Double denim was the key look of the 1970s. During this time, denim shirts and flared jeans were considered the ultimate casual wear ensemble. They’re easy to wear, versatile, and accessible. Because of this, the denim market completely exploded in the 1970s. Over the years, it progressed to become the most popular casual wear garb in modern society.
Bell Bottom Pants
The 1970s men’s fashion brought forward many looks from the 60s. The flared trousers are one of them. These pants fit normally at the waist and thigh, and then open up under the knee to form a bell; hence, the name. Modern day boot cut jeans can trace their origin from the 1970s fashion.
Even though men wore other styles of trousers during the 70s, flares and bell bottoms dominated during this decade. A big theme for 1970s men’s fashion is “the bigger, the better”. True to its theme, the bell bottom pants became so extreme that the leg openings could reach up to 26 inches.
Later in the decade, the bell bottom gave way to pants with narrower leg openings. Eventually, men’s clothing became tighter and tighter.
Nothing quite says the 70s like a disco dance floor. The world fell head-over-heels in love with disco after the Saturday Night Fever hit the cinemas in 1977. Leisure suits became one of the biggest fashion trends of the decade. John Travolta had everyone reaching for their leisure suits and platform shoes. This would have been heartily laughed at just a few years back.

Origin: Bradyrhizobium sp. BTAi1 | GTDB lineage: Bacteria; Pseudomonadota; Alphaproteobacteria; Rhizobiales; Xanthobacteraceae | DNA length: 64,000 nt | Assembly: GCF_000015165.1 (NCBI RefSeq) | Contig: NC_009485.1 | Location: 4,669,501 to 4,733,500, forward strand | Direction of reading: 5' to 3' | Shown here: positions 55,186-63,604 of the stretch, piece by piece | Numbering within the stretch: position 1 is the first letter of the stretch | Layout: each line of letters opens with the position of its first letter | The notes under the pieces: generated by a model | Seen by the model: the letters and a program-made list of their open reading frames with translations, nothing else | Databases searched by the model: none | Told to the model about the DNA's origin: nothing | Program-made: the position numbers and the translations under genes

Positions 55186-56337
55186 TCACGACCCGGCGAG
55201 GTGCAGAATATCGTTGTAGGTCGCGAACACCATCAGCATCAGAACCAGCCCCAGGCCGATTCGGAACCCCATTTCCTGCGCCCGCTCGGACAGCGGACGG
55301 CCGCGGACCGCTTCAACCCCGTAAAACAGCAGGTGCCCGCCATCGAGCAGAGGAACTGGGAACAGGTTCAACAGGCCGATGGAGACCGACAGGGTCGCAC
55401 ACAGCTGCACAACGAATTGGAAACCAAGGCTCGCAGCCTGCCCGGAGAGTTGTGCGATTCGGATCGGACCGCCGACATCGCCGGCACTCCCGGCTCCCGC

In the previous decades, men used to wear suits on a day-to-day basis. In the 70s, however, casual and fashionable clothing became the norm. This was a huge departure from the previous decades. Those who were sick of hippie fashion flocked to the dance clubs, where they wore glamorous clothing.
Men would hit the disco donning a leisure suit, a casual suit that consist of a shirt-like light jacket and matching trousers. Often, men wore dress shirts that were tucked in tight, shiny pants. Their shirts were usually unbuttoned to show off some chest hair. Those who don’t have chest hair would complete their look with big medallions or gold necklaces to cover up their bare chest.
In the 70s, grooming and styling were no longer limited to women. There was a wide variety of hairstyles that became popular during this decade – bleached hair, spiked, bouffant, and blow-dried. But the main hairstyle men wore in the 1970s was long and flowing.
Men started growing their hair. Often, their hair was at least shoulder length. Many of them even paired them with mustaches. It seemed to make the look complete in that day and age. The Beatles were one of the biggest influences on men when it comes to fashion. They went all hippie in the 70s, influencing men to grow their hair.
Men wore different types of shoes in the 70s. Cowboy high boots, earth shoes, Birkenstocks, and Oxford shoes rose in popularity during this decade. In spite of the rise in popularity of different styles of shoes, the platform shoes were considered as one of the biggest trends in 1970s men’s fashion. In fact, most men were seen wearing them throughout the decade.